Breaking News of Manulife Financial takeover of Boston- based insurer John Hancock was big news last week. The 15 billion dollar acquisition will vault the Canadian company to the top ranks of the global insurance industry. Market Capitalization that is second to Royal Bank of Canada. For the "bigger is always better" crowd.
President Dominic D' Alessandro tried to merge with Canadian Imperial Bank of commerce, but got nothing but the silent treatment. Then Canadian Life Financial outbid him. Dominic D' Alessandro believes in the "bigger is better" philosophy. Meaning bulk and heft are everything in the banking and insurance business. Also in 2002 Mr. D' Alessandro lost his spot as the largest insurer to Sun Life Financial when they bought Clarica.
Evidence shows that about 60 percent of large insurance mergers fail. If this is true than this could threaten investors who have been willing to pay for Manulife shares.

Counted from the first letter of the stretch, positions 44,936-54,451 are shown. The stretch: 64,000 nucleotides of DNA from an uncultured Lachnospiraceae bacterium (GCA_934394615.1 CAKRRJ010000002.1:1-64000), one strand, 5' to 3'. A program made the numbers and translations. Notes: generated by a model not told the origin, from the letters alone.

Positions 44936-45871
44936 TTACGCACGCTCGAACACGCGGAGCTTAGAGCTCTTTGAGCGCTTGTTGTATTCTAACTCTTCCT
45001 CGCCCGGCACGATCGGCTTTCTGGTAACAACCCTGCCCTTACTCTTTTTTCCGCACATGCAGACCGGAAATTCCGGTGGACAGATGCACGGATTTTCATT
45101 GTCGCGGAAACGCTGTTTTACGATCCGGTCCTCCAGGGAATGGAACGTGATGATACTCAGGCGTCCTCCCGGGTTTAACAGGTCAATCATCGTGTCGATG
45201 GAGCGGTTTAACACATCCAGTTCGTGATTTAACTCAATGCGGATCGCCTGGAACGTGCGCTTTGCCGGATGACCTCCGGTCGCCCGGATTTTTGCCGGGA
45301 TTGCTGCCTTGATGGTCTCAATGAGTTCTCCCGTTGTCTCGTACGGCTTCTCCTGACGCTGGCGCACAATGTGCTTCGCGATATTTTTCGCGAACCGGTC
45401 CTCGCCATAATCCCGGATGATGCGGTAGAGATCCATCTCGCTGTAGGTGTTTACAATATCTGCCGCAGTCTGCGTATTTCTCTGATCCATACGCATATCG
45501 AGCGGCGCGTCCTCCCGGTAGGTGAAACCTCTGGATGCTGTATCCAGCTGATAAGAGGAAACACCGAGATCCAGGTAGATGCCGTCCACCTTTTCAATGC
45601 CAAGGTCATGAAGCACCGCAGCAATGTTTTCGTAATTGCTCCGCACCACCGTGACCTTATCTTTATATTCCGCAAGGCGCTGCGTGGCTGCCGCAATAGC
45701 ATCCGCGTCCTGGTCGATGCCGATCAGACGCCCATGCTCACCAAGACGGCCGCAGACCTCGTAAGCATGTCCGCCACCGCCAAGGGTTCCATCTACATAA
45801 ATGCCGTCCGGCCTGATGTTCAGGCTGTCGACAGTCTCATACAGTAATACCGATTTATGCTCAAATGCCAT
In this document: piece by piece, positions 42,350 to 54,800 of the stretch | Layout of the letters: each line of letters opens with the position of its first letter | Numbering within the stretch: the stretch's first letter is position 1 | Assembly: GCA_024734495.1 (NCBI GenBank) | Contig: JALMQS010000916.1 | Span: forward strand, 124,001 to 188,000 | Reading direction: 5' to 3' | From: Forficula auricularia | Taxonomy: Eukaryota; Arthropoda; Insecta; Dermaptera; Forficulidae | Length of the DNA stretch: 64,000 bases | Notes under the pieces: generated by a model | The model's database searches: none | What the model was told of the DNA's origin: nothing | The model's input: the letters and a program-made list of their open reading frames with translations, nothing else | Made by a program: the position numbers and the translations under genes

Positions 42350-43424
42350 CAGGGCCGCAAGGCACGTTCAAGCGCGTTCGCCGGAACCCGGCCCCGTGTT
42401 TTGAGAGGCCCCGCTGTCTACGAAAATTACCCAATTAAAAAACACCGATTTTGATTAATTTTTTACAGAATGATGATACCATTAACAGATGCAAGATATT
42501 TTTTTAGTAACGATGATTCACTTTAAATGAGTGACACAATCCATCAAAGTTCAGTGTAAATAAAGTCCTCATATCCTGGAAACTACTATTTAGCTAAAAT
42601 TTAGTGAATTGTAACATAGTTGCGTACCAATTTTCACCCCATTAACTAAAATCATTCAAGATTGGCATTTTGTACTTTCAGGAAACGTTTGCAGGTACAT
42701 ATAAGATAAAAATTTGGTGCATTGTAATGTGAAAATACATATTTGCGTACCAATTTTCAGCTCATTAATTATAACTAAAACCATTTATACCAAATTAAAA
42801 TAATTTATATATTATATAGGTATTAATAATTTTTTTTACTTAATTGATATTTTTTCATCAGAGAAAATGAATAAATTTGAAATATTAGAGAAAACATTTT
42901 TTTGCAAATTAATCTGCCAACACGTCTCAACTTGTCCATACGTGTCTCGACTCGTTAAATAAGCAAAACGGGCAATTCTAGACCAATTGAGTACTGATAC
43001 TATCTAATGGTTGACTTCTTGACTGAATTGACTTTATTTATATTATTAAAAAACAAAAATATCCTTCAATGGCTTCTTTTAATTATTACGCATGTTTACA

In 2000, Manulife became a publicly traded company. There were debates regarding the merge of Manulife and John Hancock. For example, " BMO noted that John Hancock has fewer assets that are rated AAA by rating agencies (45% versus 80% for Manulife)". The second example is "several of their businesses have relatively low return on equity and as result are areas Manulife has tended to staying away from".
The insurer's ROE is about 16 percent higher than some competitors. Manulife's high return was criticized by some analysis for it's accounting. Using some of its actuarial reserves it had put aside for the future investments losses was perfectly legal, but has made them a target. Fox-Pitt Kelton feels this merge will not work in the long run, due to John Hancock's return or equity. Also stating that Sun Life is an example of what happens.
The acquisition of Manulife insurance...